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From Alexandro Colorado <...@oooes.org>
Subject Re: A question about existing practices
Date Wed, 20 Mar 2013 16:06:53 GMT
On 3/20/13, Rob Weir <robweir@apache.org> wrote:
> On Sun, Mar 17, 2013 at 6:39 PM, Andrea Pescetti <pescetti@apache.org>
> wrote:
>> Hagar Delest wrote:
>>>
>>> if the votes are reset, I'll take it as a huge setback for the users
>>> decisions
>>
>>
>> Resetting votes does not make sense. There is a limit on how many bugs a
>> user can vote for and votes can be reallocated, so it isn't necessarily
>> true
>> that an old bug has more votes just because it's been around for longer.
>> But
>> it's true that we are not advertising the possibility to vote as much as
>> we
>> used to: many new users are likely unaware that they can vote.
>>
>
> I was curious to check my intuition on this.  So with a bit of effort
> I was able to get the following data out of Bugzilla, showing the
> yearly percentage of enhancement or feature issue types have had at
> least one vote.  So it is showing for issues entered in that year,
> what % of those issues have received votes.
>
> Year	  %Votes
> 2002	  45%
> 2003	  39%
> 2004	  34%
> 2005	  31%
> 2006	  30%
> 2007	  24%
> 2008	  23%
> 2009	  23%
> 2010	  14%
> 2011	    5%
> 2012	    6%
> 2013	    2%
>
> I see a trend here, a very strong one.  Plot it and you see a nearly
> linear trend (r = - 0.98).   Older issues have received more votes
> than new issuers.
>
> There could be several reasons for this:
>
> 1) Older issues are better issues because they were entered by smarter
> people.  But then the linear trend is then odd.  Did people become
> less smart in such a regular way over the years?
>
> 2) Older issues have been around longer so they have had a longer
> opportunity to be voted on.  This very naturally would explain a
> linear trend.

+1

>
> 3) Users have become less interested in or aware of voting.  But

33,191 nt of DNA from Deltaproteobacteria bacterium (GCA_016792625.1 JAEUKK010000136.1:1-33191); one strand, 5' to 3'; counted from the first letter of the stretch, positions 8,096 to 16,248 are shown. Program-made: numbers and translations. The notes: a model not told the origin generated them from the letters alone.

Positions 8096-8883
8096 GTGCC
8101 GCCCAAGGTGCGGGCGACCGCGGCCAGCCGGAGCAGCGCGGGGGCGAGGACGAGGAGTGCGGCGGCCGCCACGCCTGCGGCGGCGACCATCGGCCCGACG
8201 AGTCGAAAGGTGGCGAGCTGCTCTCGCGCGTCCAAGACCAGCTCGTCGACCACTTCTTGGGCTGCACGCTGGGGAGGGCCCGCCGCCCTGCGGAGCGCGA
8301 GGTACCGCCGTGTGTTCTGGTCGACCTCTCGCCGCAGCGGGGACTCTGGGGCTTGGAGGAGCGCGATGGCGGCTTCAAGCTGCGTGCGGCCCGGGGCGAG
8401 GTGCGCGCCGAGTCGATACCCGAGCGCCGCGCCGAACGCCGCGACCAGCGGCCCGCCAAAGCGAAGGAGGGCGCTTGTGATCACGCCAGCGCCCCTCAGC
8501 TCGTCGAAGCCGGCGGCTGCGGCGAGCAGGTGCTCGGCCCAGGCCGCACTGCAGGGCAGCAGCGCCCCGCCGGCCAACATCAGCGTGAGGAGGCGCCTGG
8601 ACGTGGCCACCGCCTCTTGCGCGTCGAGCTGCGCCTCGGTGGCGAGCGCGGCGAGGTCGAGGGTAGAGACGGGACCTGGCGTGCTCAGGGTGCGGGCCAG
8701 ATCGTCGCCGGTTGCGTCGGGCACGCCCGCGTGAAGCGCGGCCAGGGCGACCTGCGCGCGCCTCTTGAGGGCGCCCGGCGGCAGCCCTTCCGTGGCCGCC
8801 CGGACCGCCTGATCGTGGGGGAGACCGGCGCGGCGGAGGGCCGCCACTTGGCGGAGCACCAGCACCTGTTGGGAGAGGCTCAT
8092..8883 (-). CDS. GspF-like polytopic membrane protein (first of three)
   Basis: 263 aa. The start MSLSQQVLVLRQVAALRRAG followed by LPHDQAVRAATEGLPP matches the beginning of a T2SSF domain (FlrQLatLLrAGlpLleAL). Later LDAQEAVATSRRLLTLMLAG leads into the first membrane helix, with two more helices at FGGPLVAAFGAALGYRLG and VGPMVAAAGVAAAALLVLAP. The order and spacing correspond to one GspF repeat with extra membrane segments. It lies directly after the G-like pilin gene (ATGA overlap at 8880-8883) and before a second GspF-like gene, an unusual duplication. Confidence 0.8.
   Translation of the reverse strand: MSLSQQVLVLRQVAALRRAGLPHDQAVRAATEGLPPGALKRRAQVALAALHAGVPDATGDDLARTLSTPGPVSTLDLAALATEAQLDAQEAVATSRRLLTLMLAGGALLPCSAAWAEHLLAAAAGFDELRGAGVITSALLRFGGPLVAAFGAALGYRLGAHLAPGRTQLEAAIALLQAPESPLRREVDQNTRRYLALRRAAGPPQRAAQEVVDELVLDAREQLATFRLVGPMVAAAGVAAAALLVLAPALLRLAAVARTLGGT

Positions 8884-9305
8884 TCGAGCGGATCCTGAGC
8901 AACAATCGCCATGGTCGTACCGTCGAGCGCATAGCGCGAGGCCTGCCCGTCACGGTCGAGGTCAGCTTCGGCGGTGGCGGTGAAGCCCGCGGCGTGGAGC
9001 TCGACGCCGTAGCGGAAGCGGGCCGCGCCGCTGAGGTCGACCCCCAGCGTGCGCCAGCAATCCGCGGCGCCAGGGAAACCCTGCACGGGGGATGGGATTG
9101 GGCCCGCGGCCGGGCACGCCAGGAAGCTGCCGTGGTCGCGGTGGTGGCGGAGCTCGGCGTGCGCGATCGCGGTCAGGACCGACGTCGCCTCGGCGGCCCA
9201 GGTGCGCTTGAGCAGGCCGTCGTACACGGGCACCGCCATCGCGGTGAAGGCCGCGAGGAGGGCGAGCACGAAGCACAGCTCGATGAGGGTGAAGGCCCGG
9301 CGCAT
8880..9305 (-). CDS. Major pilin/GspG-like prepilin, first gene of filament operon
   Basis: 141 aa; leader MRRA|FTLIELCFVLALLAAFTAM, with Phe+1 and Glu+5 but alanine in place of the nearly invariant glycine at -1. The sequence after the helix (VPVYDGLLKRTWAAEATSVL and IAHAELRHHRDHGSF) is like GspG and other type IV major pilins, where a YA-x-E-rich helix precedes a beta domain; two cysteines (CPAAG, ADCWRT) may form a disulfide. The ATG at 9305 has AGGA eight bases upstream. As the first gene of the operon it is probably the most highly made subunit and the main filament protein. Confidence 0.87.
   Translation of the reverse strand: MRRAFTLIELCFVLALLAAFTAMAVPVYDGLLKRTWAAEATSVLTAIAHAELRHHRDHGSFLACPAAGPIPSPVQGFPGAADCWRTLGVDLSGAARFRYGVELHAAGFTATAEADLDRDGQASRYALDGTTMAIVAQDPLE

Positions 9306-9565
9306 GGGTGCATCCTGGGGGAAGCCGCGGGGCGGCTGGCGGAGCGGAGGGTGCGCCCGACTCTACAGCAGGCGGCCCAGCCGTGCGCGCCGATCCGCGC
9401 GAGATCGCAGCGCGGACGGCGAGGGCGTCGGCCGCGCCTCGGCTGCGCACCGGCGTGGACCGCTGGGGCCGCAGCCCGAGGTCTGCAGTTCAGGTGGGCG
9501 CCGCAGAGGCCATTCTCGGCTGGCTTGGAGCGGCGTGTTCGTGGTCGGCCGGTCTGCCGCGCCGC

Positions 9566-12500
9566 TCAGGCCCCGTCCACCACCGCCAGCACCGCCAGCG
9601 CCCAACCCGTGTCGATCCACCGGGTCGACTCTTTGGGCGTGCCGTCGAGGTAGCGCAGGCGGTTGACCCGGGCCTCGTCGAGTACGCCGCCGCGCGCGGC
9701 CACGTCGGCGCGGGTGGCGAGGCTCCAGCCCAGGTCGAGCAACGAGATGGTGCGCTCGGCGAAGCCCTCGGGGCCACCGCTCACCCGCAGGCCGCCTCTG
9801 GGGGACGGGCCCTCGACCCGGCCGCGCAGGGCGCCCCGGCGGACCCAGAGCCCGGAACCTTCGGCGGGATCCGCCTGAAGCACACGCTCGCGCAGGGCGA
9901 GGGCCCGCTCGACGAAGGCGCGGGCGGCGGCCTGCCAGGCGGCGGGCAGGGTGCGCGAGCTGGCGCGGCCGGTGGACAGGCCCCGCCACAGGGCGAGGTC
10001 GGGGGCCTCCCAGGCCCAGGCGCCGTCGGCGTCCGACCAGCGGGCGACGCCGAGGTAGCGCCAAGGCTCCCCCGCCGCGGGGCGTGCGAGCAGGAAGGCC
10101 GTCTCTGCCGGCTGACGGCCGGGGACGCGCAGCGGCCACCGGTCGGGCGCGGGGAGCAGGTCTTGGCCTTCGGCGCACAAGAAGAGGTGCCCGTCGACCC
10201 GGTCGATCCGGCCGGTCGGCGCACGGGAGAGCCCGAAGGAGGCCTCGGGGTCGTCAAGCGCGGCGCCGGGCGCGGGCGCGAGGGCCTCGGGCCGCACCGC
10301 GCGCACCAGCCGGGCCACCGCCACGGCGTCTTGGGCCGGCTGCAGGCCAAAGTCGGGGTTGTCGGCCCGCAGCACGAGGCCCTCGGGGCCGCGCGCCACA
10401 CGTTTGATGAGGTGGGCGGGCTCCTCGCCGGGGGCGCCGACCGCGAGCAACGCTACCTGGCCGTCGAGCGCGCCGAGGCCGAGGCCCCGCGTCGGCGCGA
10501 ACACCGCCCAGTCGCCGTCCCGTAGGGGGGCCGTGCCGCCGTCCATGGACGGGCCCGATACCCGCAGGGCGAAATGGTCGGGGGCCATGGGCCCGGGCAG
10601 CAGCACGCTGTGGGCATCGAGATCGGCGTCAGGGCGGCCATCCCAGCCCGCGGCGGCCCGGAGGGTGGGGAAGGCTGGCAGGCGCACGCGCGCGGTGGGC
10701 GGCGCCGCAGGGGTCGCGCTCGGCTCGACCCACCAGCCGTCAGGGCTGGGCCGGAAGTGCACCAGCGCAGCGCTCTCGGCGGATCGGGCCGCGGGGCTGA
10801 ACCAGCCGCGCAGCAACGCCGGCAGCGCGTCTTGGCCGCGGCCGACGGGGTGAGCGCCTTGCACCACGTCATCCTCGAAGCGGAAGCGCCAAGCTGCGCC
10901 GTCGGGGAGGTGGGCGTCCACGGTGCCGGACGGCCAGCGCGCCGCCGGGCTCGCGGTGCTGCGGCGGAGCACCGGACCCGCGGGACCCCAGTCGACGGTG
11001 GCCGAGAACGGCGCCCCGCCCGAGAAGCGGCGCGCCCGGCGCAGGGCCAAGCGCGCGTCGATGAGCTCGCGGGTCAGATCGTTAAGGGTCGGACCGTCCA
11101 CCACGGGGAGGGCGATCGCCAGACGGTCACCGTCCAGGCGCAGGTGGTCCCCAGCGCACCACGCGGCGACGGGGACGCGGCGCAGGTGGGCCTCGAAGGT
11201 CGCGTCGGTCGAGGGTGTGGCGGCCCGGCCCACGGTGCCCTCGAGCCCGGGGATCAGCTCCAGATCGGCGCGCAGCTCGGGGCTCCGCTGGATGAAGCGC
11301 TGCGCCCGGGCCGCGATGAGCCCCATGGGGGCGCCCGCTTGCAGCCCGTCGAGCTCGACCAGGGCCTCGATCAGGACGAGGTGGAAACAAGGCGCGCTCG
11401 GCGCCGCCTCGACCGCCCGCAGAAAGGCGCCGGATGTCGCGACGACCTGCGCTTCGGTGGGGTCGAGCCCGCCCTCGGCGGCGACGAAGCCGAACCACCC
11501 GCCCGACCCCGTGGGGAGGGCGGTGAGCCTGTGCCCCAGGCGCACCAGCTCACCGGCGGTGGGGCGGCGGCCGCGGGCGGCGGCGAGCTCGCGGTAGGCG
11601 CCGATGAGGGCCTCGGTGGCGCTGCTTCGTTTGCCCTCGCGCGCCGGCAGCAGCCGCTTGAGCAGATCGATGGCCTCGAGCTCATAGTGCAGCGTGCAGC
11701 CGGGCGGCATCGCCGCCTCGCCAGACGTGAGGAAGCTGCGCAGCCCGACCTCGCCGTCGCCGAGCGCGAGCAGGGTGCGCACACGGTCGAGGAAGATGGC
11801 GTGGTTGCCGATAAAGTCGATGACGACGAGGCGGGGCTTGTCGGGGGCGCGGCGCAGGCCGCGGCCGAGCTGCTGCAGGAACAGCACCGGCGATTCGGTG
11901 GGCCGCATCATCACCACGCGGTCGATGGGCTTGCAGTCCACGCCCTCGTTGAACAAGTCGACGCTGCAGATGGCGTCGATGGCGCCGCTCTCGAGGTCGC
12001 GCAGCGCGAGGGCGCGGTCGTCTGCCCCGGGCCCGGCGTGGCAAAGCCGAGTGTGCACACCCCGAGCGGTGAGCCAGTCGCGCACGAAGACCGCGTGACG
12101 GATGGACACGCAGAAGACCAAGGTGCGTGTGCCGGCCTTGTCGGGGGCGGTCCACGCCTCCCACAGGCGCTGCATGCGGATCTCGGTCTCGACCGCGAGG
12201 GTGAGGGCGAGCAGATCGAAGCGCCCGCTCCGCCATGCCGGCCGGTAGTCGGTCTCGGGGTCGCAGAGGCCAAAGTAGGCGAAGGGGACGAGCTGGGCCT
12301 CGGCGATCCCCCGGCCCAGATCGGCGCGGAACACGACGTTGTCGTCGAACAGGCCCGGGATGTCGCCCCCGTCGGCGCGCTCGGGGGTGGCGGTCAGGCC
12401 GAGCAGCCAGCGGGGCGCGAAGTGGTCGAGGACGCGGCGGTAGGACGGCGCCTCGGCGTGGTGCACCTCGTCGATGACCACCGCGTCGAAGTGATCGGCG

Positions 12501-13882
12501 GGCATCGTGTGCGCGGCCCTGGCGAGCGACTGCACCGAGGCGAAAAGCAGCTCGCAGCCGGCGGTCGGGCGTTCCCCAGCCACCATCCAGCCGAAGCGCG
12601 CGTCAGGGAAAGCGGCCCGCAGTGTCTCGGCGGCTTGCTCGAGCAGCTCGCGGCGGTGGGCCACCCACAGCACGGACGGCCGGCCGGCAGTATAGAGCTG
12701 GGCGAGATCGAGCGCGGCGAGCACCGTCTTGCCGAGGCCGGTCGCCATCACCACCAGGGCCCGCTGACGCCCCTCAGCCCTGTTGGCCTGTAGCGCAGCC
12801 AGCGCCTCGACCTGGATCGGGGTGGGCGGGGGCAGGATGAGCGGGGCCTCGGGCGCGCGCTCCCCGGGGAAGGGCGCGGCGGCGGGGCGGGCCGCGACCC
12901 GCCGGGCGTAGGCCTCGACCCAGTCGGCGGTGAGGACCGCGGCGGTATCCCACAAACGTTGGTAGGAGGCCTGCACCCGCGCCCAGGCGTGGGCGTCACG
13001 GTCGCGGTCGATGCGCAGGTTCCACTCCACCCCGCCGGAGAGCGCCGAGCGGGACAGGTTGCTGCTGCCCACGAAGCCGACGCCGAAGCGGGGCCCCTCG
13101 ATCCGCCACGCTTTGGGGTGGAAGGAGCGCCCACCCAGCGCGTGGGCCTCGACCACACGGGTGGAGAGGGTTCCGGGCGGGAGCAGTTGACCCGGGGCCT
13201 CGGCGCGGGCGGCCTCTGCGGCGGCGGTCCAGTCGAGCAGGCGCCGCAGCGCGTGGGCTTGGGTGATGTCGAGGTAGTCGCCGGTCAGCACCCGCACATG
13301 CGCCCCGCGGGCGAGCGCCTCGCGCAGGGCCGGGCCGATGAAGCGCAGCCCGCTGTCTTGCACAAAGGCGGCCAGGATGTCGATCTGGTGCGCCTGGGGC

> again, it hard to explain the gradual linear trend.  Why for example,
> would users in 2010 entering an issue not even vote for their own
> issue 90% of the time, but in 2002 nearly half of those issues
> received votes?
>
> In any case, this is one reason why I take the old vote counts cum
> grano salis.  For whatever reason the votes are biased toward older
> issues.
>
> -Rob
>
>>>> [Rob] Google Moderator was far easier to use for users than BZ is. That
>>>> is
>>>>
>>>> why we received far more feedback with Moderator. I'm sorry that the
>>>> troglodytes don't like that.
>>
>>
>> Not only troglodytes. Many users interpret the votes in Bugzilla as their
>> opportunity to influence the OpenOffice decisions (and would find
>> offensive
>> to be assimilated to troglodytes). Honestly, except for a couple of
>> occasions years ago when a review of "most voted issues" was done, votes
>> are
>> scarcely taken into consideration. This is the problem.
>>
>> There is room for improvement here: you once posted the most voted
>> issues,
>> but if we made it regularly and we committed to fixing the most voted
>> issues
>> (or, more realistically, to direct to the most voted issues people who
>> want
>> to help with development or sponsor it), things would improve.
>>
>> Regards,
>>   Andrea.
>>
>>
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>
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>


-- 
Alexandro Colorado
Apache OpenOffice Contributor
http://es.openoffice.org

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